And because of the nice ambience and nice coffee-cum-sweets combination (and WiFi of course!), I’ve managed to finish writing plenty of my Research Papers (including some chapters of my Dissertation!) 🙂

Here, too, is where I bought a whole cake (yummy!) for a group in UP Diliman to whom I owed the successful completion of my dissertation defense 🙂

So, if you haven’t tried ROC, come along!

😉

Governance and Virtue Ethics

Corporate Governance and Virtue Ethics

When control is separated from ownership, managers may not attempt to maximize profits and may pursue other objectives, like maintaining their own incomes, not working hard, or having plush offices (http://wps.aw.com/aw_carltonper_modernio_4/21/5566/1424929.cw/index.html)

This is called “moral hazard”.

What are some of the Governance mechanisms utilized in the modern Western-style corporation to solve these problems?

1. Ownership Concentration

= the no. of large-block shareholders and the total percentage of shares they own.

● large-block shareholders are increasingly active in their demands that corporations adopt effective governance mechanisms to control managerial decisions.

● In general, diffuse ownership produces weak monitoring of managerial decisions (makes it difficult for owners to coordinate their actions effectively; weak monitoring might result in product diversification beyond shareholders’ optimum level.)

Growing influence of institutional investors

Institutional owners = financial institutions, such as banks, mutual funds, pension funds, etc. that control large-block shareholders positions.

● Because of their prominent ownership positions, institutional investors are a powerful governance mechanism.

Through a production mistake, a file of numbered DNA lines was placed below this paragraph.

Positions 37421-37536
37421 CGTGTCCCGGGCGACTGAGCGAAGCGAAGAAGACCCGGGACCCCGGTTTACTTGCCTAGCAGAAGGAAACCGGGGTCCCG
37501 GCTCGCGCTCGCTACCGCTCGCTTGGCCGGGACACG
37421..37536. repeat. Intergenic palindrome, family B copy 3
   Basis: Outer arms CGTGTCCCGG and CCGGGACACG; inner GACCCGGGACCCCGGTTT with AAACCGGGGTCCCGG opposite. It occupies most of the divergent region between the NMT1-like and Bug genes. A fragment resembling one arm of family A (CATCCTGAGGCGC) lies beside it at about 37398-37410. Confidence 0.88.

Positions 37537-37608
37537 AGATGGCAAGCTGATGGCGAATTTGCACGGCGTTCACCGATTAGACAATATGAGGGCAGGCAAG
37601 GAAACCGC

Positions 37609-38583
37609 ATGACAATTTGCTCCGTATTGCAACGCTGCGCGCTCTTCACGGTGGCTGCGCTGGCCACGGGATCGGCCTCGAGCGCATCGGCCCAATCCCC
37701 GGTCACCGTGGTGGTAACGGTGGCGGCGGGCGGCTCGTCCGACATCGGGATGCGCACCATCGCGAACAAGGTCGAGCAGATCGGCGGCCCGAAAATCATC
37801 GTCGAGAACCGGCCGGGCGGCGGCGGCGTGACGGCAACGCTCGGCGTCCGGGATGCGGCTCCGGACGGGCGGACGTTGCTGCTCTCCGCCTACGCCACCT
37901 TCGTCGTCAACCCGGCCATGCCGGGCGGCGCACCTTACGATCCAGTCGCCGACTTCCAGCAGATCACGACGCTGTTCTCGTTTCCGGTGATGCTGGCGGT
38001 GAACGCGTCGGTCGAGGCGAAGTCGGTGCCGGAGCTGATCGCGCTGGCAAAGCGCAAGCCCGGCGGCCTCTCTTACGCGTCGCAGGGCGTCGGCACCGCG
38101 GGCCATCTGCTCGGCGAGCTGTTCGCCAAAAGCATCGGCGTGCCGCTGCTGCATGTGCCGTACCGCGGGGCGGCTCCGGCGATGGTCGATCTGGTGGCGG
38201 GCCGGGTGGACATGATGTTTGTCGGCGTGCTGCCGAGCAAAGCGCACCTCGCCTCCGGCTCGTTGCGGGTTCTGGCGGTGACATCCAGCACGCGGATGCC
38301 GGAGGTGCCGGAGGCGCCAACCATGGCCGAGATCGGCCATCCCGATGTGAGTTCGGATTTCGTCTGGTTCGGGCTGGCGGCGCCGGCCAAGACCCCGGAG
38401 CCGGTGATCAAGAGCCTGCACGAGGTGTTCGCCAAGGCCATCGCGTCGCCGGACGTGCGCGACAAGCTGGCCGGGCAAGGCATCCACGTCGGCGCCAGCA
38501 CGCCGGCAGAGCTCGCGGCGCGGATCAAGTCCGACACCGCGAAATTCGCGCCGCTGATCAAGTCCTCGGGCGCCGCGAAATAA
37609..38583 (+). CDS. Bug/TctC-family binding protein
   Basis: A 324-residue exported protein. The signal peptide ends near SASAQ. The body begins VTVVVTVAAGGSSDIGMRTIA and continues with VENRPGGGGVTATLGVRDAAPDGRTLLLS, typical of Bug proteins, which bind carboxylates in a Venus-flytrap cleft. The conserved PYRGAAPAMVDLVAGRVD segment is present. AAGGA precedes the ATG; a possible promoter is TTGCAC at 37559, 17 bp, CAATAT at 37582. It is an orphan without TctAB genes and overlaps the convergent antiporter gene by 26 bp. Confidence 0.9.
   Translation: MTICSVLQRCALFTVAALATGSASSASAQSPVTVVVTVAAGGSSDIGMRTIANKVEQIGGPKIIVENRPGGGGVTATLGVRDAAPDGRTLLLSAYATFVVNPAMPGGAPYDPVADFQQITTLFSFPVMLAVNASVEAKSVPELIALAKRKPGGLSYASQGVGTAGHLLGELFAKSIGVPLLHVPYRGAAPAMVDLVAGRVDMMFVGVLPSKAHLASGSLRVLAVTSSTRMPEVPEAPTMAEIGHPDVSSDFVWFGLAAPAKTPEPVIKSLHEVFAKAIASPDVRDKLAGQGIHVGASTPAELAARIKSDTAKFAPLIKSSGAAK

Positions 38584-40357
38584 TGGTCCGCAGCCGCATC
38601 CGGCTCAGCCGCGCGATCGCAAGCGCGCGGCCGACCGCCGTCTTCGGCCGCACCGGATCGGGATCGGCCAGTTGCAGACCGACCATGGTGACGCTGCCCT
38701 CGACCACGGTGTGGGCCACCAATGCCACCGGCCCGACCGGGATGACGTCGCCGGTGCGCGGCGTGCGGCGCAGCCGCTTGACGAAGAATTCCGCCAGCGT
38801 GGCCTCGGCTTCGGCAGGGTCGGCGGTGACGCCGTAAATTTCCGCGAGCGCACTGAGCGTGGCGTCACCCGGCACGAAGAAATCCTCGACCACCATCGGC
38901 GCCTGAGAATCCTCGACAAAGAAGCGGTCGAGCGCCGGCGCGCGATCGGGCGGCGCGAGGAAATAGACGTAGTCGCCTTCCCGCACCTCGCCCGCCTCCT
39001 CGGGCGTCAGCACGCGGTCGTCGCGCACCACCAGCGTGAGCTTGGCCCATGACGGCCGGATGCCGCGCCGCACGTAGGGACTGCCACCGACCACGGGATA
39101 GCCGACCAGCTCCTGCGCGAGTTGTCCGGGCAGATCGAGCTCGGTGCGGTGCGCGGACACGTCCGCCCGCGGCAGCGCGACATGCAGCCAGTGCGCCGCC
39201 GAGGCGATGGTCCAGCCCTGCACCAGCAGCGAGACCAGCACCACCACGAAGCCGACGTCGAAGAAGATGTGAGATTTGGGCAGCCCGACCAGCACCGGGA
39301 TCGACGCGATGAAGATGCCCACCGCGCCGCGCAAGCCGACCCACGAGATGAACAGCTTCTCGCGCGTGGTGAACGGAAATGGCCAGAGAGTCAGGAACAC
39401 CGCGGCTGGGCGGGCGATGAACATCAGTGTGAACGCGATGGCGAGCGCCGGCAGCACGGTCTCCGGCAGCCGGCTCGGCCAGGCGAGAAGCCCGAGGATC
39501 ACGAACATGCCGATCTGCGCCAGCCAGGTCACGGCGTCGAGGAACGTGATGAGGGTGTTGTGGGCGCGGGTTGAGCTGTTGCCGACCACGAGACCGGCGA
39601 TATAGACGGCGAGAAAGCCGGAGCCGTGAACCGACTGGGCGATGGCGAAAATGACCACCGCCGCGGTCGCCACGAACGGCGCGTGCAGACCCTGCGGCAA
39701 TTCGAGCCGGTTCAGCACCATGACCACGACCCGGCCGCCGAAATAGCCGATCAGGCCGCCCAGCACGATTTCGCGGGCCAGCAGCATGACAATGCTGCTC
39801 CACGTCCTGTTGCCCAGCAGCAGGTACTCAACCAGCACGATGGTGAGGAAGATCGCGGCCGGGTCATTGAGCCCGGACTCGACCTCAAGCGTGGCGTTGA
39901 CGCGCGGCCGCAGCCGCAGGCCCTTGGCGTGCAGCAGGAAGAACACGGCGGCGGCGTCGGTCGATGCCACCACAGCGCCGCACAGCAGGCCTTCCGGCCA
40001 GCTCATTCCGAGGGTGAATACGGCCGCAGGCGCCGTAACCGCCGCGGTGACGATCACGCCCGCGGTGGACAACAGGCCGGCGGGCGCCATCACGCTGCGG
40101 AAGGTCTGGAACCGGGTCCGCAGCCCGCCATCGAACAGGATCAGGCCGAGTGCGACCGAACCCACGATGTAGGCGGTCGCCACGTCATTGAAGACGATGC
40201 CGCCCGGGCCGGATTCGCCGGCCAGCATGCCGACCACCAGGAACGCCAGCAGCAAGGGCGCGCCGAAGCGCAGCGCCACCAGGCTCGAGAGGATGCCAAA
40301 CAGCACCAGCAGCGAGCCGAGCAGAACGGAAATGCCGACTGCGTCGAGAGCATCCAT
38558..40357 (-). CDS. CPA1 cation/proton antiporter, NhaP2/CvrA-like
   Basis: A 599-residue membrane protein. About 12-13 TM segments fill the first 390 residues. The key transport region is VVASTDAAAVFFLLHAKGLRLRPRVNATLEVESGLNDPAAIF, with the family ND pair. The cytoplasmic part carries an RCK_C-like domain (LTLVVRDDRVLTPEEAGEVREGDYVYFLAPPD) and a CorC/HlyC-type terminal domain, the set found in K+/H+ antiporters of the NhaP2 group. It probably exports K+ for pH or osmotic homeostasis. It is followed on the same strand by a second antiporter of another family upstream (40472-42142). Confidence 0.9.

● Institutional owners have both the size and the incentive to discipline ineffective top-level managers and are able to influence significantly a firm’s choice of strategies and overall strategic decisions.

2. Board of Directors

● “The Board of Directors is primarily responsible for the governance of the corporation.  It needs to be structured so that it provides an independent check on management.  As such, it is vitally important that a number of board members be independent from management” (Phils. SEC Code of Corporate Governance).

Classification of Board of Directors’ Members:

Insiders

● The firm’s CEO & other top-level managers

Related outsiders

● Individuals not involved with the firm’s day-to-day operations, but who have a relationship with the company.

Outsiders

● Individuals who are independent of the firm in terms of day-to-day operations and other relationships

3. Executive Incentives

● Explicit and implicit incentives, in practice, partly align managerial incentives with the firm’s interest. (Salary, Bonus & Stock options)

● Capital market monitoring and product-market competition further keep a tight rein on managerial behavior.

● Also: ‘intrinsic motivation’, fairness, horizontal equity, morale, trust, corporate culture, social responsibility & altruism, feelings of self-esteem, interest in the job, etc.

4. Market for Corporate Control

= composed of individuals and firms that buy ownership positions in (or take over) potentially undervalued corporations so they can form new divisions in established diversified companies or merge two previously separate firms.

= The purchase of a firm that is underperforming relative to industry rivals in order to improve its strategic competitiveness.

A potential problem with the market for corporate control is that it may not be totally efficient.